Knee Ligament Injuries

What are knee ligament injuries?

Knee ligaments are the short bands of tough, flexible connective
tissue that hold the knee together. Knee ligament injuries can be caused by trauma,
such as a car accident. Or they can be caused by sports injuries. An example is a
twisting knee injury in basketball or skiing.

The knee has 4 major ligaments. Ligaments connect bones to each
other. They give the joint stability and strength. The 4 knee ligaments connect the
thighbone (femur) to the shin bone (tibia). They are:

  • Anterior cruciate ligament
    (ACL).
    This ligament is in the center of the knee. It controls rotation
    and forward movement of the shin bone.
  • Posterior cruciate ligament
    (PCL).
    This ligament is in the back of the knee. It controls backward
    movement of the shin bone.
  • Medial collateral ligament
    (MCL).
    This ligament gives stability to the inner knee.
  • Lateral collateral ligament
    (LCL).
    This ligament gives stability to the outer knee.

What causes knee ligament injuries?

Cruciate ligaments

The ACL is one of the most common ligaments to be injured. The
ACL is often stretched or torn during a sudden twisting motion. This is when the
feet stay planted one way, but the knees turn the other way. Slowing down while
running or landing from a jump incorrectly can cause ACL injuries.  Skiing,
basketball, and football are sports that have a higher risk for ACL
injuries.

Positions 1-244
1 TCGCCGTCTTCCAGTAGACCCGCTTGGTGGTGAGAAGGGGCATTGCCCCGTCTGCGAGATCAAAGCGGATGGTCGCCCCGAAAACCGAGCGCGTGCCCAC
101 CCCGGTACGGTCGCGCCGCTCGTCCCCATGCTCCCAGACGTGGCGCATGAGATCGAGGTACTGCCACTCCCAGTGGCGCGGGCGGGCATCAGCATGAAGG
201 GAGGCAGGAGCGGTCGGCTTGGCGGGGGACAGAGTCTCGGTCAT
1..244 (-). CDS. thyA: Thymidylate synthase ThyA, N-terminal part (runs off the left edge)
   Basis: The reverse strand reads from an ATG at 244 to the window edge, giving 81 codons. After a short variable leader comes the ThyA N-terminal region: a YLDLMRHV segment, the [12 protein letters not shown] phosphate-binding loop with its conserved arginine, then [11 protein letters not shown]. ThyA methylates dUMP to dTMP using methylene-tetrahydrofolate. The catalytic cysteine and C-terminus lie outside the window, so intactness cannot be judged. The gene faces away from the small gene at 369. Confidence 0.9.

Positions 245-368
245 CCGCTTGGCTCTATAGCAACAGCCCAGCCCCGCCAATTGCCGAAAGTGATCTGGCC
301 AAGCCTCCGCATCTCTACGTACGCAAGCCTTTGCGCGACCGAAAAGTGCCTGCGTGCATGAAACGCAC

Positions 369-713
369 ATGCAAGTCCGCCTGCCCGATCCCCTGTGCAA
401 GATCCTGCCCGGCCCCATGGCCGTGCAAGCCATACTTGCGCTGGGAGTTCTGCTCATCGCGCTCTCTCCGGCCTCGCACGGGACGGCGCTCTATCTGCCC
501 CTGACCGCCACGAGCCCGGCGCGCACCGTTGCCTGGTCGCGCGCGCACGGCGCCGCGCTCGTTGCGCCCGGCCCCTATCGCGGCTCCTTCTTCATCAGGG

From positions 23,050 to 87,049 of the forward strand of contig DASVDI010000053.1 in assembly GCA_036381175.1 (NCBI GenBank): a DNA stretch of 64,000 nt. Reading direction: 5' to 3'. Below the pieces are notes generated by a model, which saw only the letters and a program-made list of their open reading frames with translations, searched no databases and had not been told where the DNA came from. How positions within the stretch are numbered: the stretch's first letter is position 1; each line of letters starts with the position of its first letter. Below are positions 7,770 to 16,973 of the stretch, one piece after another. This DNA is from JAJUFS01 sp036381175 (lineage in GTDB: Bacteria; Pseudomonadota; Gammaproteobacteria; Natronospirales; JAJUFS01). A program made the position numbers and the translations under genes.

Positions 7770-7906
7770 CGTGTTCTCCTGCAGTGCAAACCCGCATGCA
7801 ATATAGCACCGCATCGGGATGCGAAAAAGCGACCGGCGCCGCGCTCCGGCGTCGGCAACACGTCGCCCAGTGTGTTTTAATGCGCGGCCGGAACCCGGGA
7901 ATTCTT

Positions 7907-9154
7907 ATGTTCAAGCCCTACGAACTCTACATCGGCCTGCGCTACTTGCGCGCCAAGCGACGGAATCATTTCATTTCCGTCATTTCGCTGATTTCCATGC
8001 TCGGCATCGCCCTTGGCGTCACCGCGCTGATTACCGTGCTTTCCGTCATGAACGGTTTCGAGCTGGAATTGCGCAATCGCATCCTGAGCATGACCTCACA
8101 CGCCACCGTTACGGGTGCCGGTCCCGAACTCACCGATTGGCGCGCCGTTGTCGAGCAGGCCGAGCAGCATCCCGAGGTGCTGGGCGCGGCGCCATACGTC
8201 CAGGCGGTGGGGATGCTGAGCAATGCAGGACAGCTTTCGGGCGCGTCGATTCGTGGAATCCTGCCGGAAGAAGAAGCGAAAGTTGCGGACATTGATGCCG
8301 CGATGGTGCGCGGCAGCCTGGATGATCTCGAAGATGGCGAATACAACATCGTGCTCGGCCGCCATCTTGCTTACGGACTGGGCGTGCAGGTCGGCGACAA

The PCL is also a common ligament to become injured in the
knee. But a PCL injury usually occurs with sudden, direct hit, such as in a car
accident or during a football tackle.

Collateral ligaments

The MCL is injured more often than the LCL. Stretch and tear
injuries to the collateral ligaments are usually caused by a blow to the outer
side of the knee. This can happen when playing hockey or football.

What are the symptoms of knee ligament injuries?

Cruciate injury

A cruciate ligament injury often causes pain. Often you may
hear a popping sound when the injury happens. Then your buckles when you try to
stand on it. The knee also swells. You also are not able to move your knee as
you normally would. You may also pain along the joint and pain when
walking. 

The symptoms of a cruciate ligament injury may seem like other
health conditions. Always see your healthcare provider for a diagnosis.

Collateral ligament injury

An injury to the collateral ligament also causes the knee to
pop and buckle. It also causes pain and swelling. Often you will have pain at
the sides of the knee and swelling over the injury site. If it is an MCL injury,
the pain is on the inside of the knee. An LCL injury may cause pain on the
outside of the knee. The knee will also feel unstable, like it is going to give
way.

How are knee ligament injuries diagnosed?

Your healthcare provider will ask you have your health history and
do a physical exam. You may also needs one or more of these tests:

  • X-ray. This imaging test
    can rule out an injury to bone instead of a ligament injury. It uses energy
    beams to make images of internal tissues, bones, and organs on film.
  • MRI. This test uses large
    magnets, radio waves, and a computer to make detailed images of organs and
    structures within the body. It can often find damage or disease in bones and a
    surrounding ligament, tendon, or muscle.
  • Arthroscopy. This
    procedure is used to diagnose and treat joint problems. The healthcare provider
    uses a small, lighted tube (arthroscope) put into the joint through a small cut
    (incision). Images of the inside of the joint can be seen a screen. The
    procedure can assess joint problems, find bone diseases and tumors, and find the
    cause of bone pain and inflammation.